The rule of the people has the fairest name of all, isonomia, and does none of the things that a monarch does. The lot determines offices, power is held accountable, and deliberation is conducted in public. — Herodotus In Athenian democracy, sortition was used to select their magistrates in order to avoid the oligarchs buying their way into the office. What would happen if we used a form of sortition to to select our parliament? Since most people are too busy and unprepared to sit in parliament, I propose the next best thing: the drawing of lots in a riding to select a person to chose the representative for the riding. What would happen? The resulting system is a unique system that provides local representation and approximately proportional representation. Each party gets a chance to represent a riding in roughly proportion to the amount of support they have in the riding. Democracy means “rule of people”, not “rule of the majority” (nor “rule of the plurality”). Not only is it perfectly democratic for the minority to get an opportunity to be represented in parliament, it is more democratic than what we have in Canada now. Of course, directly selecting a random person in a riding is fraught with difficulties, so instead one would vote, as we do now, for one’s preferred candidate. Then, once the votes are tallied, a candidate is selected randomly with probability proportional to the vote they received. In this system it is always best to vote for your preferred candidate. There will be no more strategic votes or vote splitting. Voting participation would go up since every vote increases the chances of your preferred candidate being selected. The resulting parliament will be close to the proportion of the number of votes received for each party without having MPs selected from a party list. Imagine a world where we have Stochastic Elections Canada. Stochastic Election law requires that all counts be validated and recounted, if requested, before seat selection takes place. Because in every vote influences the outcome, we must await the return of the writs, scheduled by electoral law for Monday, November 9, 2015. For now, we can bring you our seat expectation chart based on preliminary 2015 election results: Expected Seat Distribution Party Expected Number of Seats(95% confidence) Distribution Shape Animal Alliance/Environment Voters 0 – 1 ATN 0 Bloc Québécois 9 – 22 Canada Party 0 CAP 0 Christian Heritage Party 0 – 2 Communist 0 – 1 Conservative 91 – 122 Democratic Advancement 0 – 1 Forces et Démocratie - Allier les forces de nos régions 0 – 1 Green Party 5 – 18 Liberal 119 – 153 Libertarian 0 – 3 Marxist-Leninist 0 – 1 NDP-New Democratic Party 54 – 81 PACT 0 PC Party 0 – 1 Pirate 0 Radical Marijuana 0 – 1 Rhinoceros 0 – 1 Seniors Party 0 The Bridge 0 United Party 0 Independent 0 – 3 No Affiliation 0 – 1 Related info 2011 stochastic election results 2008 stochastic election results 2006 stochastic election results 2004 stochastic election results [...]2015-08-27T02:03:14Z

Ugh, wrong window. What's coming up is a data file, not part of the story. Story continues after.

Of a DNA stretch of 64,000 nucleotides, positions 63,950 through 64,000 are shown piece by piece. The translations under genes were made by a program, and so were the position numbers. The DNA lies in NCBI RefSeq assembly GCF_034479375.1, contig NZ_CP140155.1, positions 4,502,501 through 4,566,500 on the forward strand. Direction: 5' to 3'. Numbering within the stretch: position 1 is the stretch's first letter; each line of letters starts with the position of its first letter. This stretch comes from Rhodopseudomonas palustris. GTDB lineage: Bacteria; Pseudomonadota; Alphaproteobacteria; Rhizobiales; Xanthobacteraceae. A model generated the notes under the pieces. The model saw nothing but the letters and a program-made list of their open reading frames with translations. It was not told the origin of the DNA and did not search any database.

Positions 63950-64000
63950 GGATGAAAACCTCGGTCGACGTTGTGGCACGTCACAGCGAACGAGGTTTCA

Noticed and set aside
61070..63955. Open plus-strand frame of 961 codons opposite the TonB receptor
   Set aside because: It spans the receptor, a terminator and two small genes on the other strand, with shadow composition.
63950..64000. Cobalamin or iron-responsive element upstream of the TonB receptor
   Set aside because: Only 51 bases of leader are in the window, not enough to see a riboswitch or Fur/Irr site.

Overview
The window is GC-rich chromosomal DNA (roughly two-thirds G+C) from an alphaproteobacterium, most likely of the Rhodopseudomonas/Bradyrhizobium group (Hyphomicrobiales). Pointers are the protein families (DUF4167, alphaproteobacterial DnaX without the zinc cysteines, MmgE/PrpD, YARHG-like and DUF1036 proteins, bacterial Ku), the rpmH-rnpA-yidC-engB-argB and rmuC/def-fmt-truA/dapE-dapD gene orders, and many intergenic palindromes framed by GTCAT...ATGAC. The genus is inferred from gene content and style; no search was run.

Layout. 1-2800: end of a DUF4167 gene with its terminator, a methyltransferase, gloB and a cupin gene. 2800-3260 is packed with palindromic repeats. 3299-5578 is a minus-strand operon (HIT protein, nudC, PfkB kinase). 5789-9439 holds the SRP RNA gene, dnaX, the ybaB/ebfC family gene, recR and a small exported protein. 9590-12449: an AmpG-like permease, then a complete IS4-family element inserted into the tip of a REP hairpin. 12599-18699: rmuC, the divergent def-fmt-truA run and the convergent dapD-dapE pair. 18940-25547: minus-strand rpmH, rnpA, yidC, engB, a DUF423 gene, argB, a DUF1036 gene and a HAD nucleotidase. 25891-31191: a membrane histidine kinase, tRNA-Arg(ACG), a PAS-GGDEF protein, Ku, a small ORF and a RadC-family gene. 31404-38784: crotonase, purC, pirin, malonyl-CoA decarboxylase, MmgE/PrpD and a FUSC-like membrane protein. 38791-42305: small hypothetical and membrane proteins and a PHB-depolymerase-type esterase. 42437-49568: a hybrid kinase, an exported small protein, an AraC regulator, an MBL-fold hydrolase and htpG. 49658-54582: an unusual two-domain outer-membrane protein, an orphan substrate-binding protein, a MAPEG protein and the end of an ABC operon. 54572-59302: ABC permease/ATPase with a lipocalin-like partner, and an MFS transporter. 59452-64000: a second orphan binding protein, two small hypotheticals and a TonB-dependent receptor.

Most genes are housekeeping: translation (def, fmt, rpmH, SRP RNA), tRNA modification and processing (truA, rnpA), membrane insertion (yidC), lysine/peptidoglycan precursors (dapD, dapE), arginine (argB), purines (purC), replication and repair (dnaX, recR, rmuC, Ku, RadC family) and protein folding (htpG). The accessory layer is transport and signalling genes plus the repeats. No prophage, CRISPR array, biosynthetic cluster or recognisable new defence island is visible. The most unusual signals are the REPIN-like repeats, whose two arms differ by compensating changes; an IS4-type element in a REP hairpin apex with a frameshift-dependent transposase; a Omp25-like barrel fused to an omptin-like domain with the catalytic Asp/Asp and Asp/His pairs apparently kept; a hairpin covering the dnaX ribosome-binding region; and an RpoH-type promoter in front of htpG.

I am a big fan of E. T. Jaynes. His book Probability Theory: The Logic of Science is the only book on statistics that I ever felt I could understand. Therefore, when he appears to rail against the conclusions of Bell’s theorem in his paper “Clearing up Mysteries—The Original Goal”, I take him seriously. He suggests that perhaps there could be a time-dependent hidden variable theory that could yield the outcomes that quantum mechanics predicts.However, after reading Richard D. Gill’s paper, “Time, Finite Statistics, and Bell’s Fifth Position” it is very clear that there can be nothing like a classical explanation that yields quantum predictions, time-dependent or otherwise. In this paper Gill reintroduces Steve Gull’s computer network, where a pair of classical computers is tasked to recreate probabilities predicted in a Bell-CHSH delayed choice experiment. The catch is that the challenger gets to choose the stream of bits sent to each of the two spatially separated computers in the network. These bits represent the free choice an experimenter running a Bell-CHSH experiment has to choose which polarization measurements to make. No matter what the classical computer does, no matter how much time-dependent fiddling you want to do, it can never produce correlations that will violate the Bell-CHSH inequality in the long run. This is Gull’s “You can’t program two independently running computers to emulate the EPR experiment” theorem.Gill presents a nice analogy with playing roulette in the casino. Because of the rules of roulette, there is no computer algorithm can implement a strategy that will beat the house in roulette in the long run. Gill goes on to quantify exactly how long the long run is in order to place a wager against other people who claim they can recreate the probabilities predicted by quantum mechanics using a classical local hidden variable theory. Using the theory of supermartingales, one can bound the likelihood of seeing the Bell-CHSH inequality violated by chance by any classical algorithm in the same way that one can bound the likelihood of long winning streaks in roulette games.I liked the casino analogy so much that I decided to rephrase Gull’s computer network as a coin guessing casino game I call Bell’s Casino. We can prove that any classical strategy, time-dependent or otherwise, simply cannot beat the house at that particular game in the long run. Yet, there is a strategy where the players employ entangled qubits and beat the house on average. This implies there cannot be any classical phenomena that yields quantum outcomes. Even if one proposes some classical oscollating (time-dependent) hidden variable vibrating at such a high rate that we could never practically measure it, this theory still could not yield quantum probabilities, because such a theory implies we could simulate it with Gull’s computer network. Even if our computer simulation was impractically slow, we could still, in principle, deploy it against Bell’s Casino to beat their coin game. But no such computer algorithm exists, in exactly the same way that there is no computer algorithm that will beat a casino at a fair game of roulette. The fact that we can beat the casino by using qubits clearly proves that qubits and quantum physics is something truly different.You may have heard the saying that “correlation does not imply causation”. The idea is that if outcomes A and B are correlated, the either A causes B, or B causes A, or there is some other C that causes A and B. However, in quantum physics there is a fourth possibilty. We can have correlation without causation.In light of Gull and Gill’s iron clad argument, I went back to reread Jaynes’s “Clearing up Mysteries”. I wanted to understand how Jaynes could have been so mistaken. After[...]2015-08-16T18:56:21Z